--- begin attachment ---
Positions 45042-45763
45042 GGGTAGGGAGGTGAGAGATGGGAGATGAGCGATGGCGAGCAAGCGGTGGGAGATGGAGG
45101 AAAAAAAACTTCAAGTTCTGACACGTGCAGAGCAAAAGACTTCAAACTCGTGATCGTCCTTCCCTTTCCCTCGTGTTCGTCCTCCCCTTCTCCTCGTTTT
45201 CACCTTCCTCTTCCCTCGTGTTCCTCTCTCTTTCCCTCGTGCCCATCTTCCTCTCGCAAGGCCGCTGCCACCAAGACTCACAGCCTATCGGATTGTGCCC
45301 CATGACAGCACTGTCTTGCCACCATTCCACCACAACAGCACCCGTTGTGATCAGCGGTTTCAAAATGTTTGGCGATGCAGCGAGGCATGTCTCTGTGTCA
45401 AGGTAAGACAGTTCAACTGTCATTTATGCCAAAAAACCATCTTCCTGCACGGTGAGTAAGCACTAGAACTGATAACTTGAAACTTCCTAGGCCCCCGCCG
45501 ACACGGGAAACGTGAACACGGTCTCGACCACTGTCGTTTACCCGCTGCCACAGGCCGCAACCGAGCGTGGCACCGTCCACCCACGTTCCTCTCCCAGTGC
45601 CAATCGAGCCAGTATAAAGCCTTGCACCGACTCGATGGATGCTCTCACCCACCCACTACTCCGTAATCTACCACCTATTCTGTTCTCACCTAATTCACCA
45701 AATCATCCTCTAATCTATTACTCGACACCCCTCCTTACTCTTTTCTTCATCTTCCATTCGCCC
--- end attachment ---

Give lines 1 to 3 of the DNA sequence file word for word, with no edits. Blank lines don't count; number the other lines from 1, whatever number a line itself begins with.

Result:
Positions 45042-45763
45042 GGGTAGGGAGGTGAGAGATGGGAGATGAGCGATGGCGAGCAAGCGGTGGGAGATGGAGG
45101 AAAAAAAACTTCAAGTTCTGACACGTGCAGAGCAAAAGACTTCAAACTCGTGATCGTCCTTCCCTTTCCCTCGTGTTCGTCCTCCCCTTCTCCTCGTTTT